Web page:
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It was thus said that the Great William Ahern once stated:
> I think the issue with C's heritage is overblown, especially considering
> that modern compilers support pre-compiled headers. The data structure
> definitions that must be parsed from header files would also have to be
> parsed and loaded from binary formats, and the speed benefits aren't really
> that astounding. I think the greater problem is the practice of people
> having dozens or even hundreds of compilation units. In many projects every
> little C or C++ file has like 2 or 3 functions defined. Far fewer people do
> stupid stuff like that in Java, C#, or other languages.

  I've been playing around with linking recently.  For an experiment, I took
a program I wrote [1], and a library it uses [2], placed all the code into
one large file, and compiled it.  It made some difference in the executable
size (a bit smaller).  Knowing that some compilers will inline static
functions, the second experiment I marked every function as static (except
for main(), which had to remain globally visible).  

  First off, there were quite a few functions that were not used (mostly
from the library), and second, a larger number of functions simply
disappeared as they were inlined.  I think I counted something like 25
functions were either no used, or inlined.  And the executable size was a
bit more noticeable this time.

  Now, I know that when code is compiled into a library, only the bits that
are actually referenced are included into the final executable, but I found
out there's a bit more to it than that.  For the library in question, it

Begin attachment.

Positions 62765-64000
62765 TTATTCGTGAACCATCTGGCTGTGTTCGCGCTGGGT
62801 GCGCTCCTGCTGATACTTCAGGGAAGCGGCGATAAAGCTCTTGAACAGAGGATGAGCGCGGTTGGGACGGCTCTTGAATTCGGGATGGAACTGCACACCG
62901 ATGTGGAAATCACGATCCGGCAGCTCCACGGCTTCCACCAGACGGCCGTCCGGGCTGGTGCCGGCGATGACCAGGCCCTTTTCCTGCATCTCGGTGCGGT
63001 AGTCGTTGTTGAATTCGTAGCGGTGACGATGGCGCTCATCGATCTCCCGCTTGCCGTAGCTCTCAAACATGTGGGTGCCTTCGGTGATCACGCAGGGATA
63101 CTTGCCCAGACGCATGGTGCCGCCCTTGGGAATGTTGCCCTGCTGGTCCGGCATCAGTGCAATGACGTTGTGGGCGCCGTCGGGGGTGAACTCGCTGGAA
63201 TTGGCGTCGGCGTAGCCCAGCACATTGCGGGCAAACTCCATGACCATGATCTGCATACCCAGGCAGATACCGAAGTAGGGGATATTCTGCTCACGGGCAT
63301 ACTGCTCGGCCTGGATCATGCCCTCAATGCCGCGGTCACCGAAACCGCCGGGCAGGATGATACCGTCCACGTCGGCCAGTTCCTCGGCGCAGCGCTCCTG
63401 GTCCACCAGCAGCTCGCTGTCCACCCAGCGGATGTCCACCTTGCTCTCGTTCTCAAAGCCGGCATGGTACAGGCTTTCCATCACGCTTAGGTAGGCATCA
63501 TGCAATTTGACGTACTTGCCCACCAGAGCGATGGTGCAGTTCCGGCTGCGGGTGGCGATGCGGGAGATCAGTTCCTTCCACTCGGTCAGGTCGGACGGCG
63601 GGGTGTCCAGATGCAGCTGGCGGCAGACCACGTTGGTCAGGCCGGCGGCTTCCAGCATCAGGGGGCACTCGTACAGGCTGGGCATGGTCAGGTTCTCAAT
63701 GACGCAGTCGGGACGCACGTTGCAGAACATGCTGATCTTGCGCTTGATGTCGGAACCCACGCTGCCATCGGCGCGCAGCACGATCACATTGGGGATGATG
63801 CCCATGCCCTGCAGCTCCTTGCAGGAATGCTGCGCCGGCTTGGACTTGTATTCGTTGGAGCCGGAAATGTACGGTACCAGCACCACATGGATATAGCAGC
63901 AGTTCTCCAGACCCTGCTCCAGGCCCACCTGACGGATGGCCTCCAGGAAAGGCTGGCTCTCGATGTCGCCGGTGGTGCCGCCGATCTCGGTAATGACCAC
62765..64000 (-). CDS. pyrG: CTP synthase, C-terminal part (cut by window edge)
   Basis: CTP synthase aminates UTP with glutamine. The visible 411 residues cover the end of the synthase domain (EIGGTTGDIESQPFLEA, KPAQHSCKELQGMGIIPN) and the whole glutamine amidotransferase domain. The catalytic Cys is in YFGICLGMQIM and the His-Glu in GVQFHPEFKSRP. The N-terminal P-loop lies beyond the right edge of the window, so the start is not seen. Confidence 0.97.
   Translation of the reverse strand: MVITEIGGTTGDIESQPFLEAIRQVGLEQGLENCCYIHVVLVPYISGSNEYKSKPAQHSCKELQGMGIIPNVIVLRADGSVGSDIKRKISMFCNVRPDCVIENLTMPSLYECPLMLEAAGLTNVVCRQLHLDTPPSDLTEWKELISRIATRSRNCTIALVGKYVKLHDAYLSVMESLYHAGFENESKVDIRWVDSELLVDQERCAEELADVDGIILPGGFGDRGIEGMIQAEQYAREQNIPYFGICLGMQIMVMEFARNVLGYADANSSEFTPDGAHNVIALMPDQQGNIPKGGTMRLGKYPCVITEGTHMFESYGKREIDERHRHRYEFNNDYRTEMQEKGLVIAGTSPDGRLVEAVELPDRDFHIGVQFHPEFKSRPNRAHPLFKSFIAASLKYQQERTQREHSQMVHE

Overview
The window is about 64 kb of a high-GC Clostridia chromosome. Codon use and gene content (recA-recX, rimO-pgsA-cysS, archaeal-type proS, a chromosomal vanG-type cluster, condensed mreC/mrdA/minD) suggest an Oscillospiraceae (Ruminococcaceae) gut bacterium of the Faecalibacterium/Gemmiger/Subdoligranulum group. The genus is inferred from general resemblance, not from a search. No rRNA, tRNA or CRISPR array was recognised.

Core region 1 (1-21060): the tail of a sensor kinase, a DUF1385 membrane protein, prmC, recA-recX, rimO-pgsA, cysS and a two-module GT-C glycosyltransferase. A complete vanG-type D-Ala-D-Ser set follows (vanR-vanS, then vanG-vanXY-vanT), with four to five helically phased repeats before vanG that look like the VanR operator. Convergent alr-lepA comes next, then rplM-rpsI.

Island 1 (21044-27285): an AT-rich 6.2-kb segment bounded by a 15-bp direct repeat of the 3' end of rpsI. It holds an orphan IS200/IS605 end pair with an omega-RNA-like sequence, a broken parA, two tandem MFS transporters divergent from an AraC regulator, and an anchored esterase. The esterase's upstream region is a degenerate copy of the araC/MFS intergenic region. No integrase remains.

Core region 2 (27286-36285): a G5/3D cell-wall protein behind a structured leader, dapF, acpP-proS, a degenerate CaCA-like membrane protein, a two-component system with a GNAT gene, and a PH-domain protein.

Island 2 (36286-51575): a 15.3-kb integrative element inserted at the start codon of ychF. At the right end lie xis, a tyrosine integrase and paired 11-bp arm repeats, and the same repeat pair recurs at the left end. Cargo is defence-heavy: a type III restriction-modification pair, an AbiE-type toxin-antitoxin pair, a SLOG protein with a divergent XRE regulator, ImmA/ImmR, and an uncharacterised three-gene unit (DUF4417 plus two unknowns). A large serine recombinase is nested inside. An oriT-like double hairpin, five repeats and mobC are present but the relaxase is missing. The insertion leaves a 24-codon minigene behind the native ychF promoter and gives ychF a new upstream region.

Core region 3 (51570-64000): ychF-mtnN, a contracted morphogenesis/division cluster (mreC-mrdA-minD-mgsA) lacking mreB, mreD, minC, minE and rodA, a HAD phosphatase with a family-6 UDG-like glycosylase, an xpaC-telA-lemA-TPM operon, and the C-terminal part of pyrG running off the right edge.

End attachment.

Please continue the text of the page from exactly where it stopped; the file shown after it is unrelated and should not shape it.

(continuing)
contains the following:

   text    data     bss     dec     hex filename
   1197       0       0    1197     4ad nodelist.o (ex libcgi6.a)
   1659       0       0    1659     67b util.o (ex libcgi6.a)
   1536       0       0    1536     600 pair.o (ex libcgi6.a)
   4136       0       0    4136    1028 cgi.o (ex libcgi6.a)
   1636       0       0    1636     664 rfc822.o (ex libcgi6.a)
   4326       0       0    4326    10e6 htmltok.o (ex libcgi6.a)
    812       0       0     812     32c mail.o (ex libcgi6.a)
   1736       0       0    1736     6c8 chunk.o (ex libcgi6.a)
    341       0       0     341     155 bisearch.o (ex libcgi6.a)
   4235       0    8736   12971    32ab crashreport.o (ex libcgi6.a)
   1484       0       0    1484     5cc url.url.o (ex libcgi6.a)
   2050       0       0    2050     802 url.http.o (ex libcgi6.a)
    909       0       0     909     38d url.file.o (ex libcgi6.a)

  Now, if I were to use RFC822HeadersRead() (from rfc822.o), not only it
include the object code for RFC822LineRead() (since RFC822HeadersRead() uses
that), but also two other functions I don't use.  What's happening is that
the linker [3] is including all of rfc822.o even though I don't use all of
it.  To ensure that the exectable only includes those functions used out of
a library, you have to basically put each public routine in its own object
file, which could explain the "lots of small files" you might see in C or




[3]	I'm using an older GCC development chain.  It is possible that what
	I'm describing has changed since the version I'm using was written.